San Antonio’s new Tech Port Arena and Smashing Pumpkins combine for magical night of music

Both the band and the venue deserve credit for the successful maiden voyage.

click to enlarge Smashing Pumpkins frontman Billy Corgan performs at San Antonio's new Tech Port Center + Arena. - Jaime Monzon
Jaime Monzon
Smashing Pumpkins frontman Billy Corgan performs at San Antonio's new Tech Port Center + Arena.
For photos of the show, check out the Current's slideshow of the event.

San Antonio’s new $70 million Tech Port Center + Arena welcomed '90s rock act Smashing Pumpkins on Monday for a maiden voyage that owed its success both to the band's performance and the venue itself.

The sold-out show marked LA-based venue-management giant ASM Global’s first foray into the Alamo City market, and — aside from a few minor parking, ticket and sound snafus — the night was steeped in magic.

During Smashing Pumpkins' set, frontman Billy Corgan noted the show was the band's first in “a long, long time.” Even so, the performance crackled with energy and attitude. To concertgoers' delight and surprise, the group played a mix of old and new, along with some deep cuts and an otherworldly, slightly creepy interpretation of the Talking Heads’ “Once in a Lifetime.”

Perhaps because the Pumpkins are notorious for not playing older tracks live, it was obvious fans were thrilled to hear hits including “Thirty-Three,” “Bullet With Butterfly Wings” and “1979.”

click to enlarge Smashing Pumpkins frontman Billy Corgan addresses the crowd at San Antonio's new Tech Port Center + Arena. - Nina Rangel
Nina Rangel
Smashing Pumpkins frontman Billy Corgan addresses the crowd at San Antonio's new Tech Port Center + Arena.
“We dedicate this song to you,” Corgan said, just before he and longtime guitarist James Iha stripped things down for an acoustic version of another mid-'90s hit, “Tonight, Tonight.”

The Colorado-based Velveteers blazed through an opening set of primal rock with a theatrical flair.

As for the venue itself, the 3,200-seat Tech Port Center feels much smaller than it is — in a good way. Though packed, the arena offered an intimate atmosphere that made the show feel personal. From an efficiency standpoint, the venue makes smart use of its layout, which aims to accommodate esports events on massive livestream screens.

After getting a quick look at the arena's inner workings via a clandestine tour, it’s clear the developers are serious about bringing top acts like the Smashing Pumpkins to the city’s South Side. Ample loading space for large tour vehicles and curbside tour bus accommodations are just a couple of amenities that older, downtown venues can’t offer.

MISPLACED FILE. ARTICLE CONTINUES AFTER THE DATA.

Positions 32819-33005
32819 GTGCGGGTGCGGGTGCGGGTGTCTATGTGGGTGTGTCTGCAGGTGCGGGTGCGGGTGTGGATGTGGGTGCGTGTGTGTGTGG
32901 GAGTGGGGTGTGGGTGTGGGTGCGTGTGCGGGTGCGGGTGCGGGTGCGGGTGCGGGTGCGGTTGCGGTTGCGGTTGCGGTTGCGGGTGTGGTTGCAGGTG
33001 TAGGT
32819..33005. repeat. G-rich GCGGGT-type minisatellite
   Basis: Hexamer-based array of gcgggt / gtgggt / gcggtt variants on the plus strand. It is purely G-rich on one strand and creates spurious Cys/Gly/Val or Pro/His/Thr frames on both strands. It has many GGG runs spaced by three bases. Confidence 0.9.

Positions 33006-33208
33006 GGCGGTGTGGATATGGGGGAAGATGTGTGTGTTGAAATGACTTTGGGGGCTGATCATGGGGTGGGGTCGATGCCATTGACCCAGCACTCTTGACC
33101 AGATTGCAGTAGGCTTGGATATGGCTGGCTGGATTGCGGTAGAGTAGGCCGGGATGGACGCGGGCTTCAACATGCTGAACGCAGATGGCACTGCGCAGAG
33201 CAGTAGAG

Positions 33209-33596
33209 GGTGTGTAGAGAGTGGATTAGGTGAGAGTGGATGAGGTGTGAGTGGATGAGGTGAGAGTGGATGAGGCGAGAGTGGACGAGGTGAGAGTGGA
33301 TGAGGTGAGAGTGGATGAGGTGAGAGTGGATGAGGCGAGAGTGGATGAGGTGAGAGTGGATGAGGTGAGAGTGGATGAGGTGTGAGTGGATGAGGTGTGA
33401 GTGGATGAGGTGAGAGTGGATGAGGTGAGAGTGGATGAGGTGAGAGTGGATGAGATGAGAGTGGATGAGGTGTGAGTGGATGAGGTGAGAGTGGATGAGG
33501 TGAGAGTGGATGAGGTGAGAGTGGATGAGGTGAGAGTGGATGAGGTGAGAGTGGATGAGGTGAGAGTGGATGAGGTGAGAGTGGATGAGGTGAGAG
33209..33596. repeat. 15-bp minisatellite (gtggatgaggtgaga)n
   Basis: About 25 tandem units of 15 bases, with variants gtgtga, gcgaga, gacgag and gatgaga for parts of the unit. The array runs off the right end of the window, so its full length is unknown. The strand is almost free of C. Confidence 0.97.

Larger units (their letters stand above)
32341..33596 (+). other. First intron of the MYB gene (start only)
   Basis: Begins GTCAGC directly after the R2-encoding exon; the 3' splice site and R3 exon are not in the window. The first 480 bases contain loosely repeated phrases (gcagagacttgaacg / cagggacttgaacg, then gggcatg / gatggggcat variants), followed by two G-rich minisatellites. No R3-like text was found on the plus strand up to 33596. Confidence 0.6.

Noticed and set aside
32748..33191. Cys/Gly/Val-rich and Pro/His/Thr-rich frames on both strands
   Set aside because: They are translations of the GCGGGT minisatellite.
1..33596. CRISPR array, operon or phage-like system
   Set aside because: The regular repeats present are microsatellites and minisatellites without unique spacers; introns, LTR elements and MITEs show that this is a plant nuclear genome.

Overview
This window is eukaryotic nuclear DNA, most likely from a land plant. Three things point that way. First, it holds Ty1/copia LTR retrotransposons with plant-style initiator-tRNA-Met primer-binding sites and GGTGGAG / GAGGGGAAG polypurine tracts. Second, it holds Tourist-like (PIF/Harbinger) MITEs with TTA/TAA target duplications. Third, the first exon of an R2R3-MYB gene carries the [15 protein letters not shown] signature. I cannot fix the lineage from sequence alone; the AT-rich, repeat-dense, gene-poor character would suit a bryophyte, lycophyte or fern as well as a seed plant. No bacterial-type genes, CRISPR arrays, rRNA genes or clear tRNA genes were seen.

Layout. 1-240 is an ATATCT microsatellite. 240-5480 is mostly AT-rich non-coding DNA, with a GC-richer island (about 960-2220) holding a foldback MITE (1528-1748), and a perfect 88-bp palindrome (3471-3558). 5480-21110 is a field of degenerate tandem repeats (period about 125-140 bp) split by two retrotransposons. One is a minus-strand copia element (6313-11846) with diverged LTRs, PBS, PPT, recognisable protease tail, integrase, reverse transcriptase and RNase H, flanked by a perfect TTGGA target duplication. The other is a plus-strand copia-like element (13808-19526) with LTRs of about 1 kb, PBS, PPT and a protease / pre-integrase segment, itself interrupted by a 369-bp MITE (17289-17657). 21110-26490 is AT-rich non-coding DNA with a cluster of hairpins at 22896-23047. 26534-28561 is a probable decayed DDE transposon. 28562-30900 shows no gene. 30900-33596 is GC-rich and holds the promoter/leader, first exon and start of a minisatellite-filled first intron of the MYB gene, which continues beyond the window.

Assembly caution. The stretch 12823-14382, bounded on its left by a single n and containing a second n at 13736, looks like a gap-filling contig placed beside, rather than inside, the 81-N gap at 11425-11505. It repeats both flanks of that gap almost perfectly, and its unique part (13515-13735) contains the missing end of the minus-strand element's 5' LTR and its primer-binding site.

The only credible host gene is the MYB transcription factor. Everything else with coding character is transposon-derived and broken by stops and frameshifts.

The onsite food court, which houses satellite locations of local concepts such as Kuriya,  La Tienda de Birria and The Big Bib BBQ, is smartly situated around Tech Pour, a bar that offers beer, wine and spirits. Opening night's themed cocktail was dubbed 1979 in honor of the Smashing Pumpkins hit.

On the whole, Tech Port Arena isn't a pretty facility. The entertainment is the star here, not the building. And that's not intended as a knock. Just be aware that this place is designed for folks to really fucking enjoy what they’re there to do — whether it be online gaming or watching Billy Corgan cop Jimi Hendrix's move of picking the guitar with his teeth — rather than marvel at architectural details.

Opening night for any facility is a monstrous undertaking, but the staff were patient and accommodating, and aside from the above-mentioned hiccups, the show unfolded smoothly as could be expected. One recalls Jurassic Park’s John Hammond spouting, “We’ve spared no expense,” when eyeing lighting rigs that cost upwards of $8,000 apiece and the sound technician’s massive board, lit up like a Christmas tree.

If Monday's debut event is any indication, the Smashing Pumpkins will just be one of many top touring acts eager to slide into Tech Port Arena. Future headliners include rapper Kevin Gates and alt-metal group Papa Roach, both slated to appear at the venue in May.

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Nina Rangel

Nina Rangel uses nearly 20 years of experience in the foodservice industry to tell the stories of movers and shakers in the food scene in San Antonio. As the Food + Nightlife Editor for the San Antonio Current, she showcases her passion for the Alamo City’s culinary community by promoting local flavors, uncovering...

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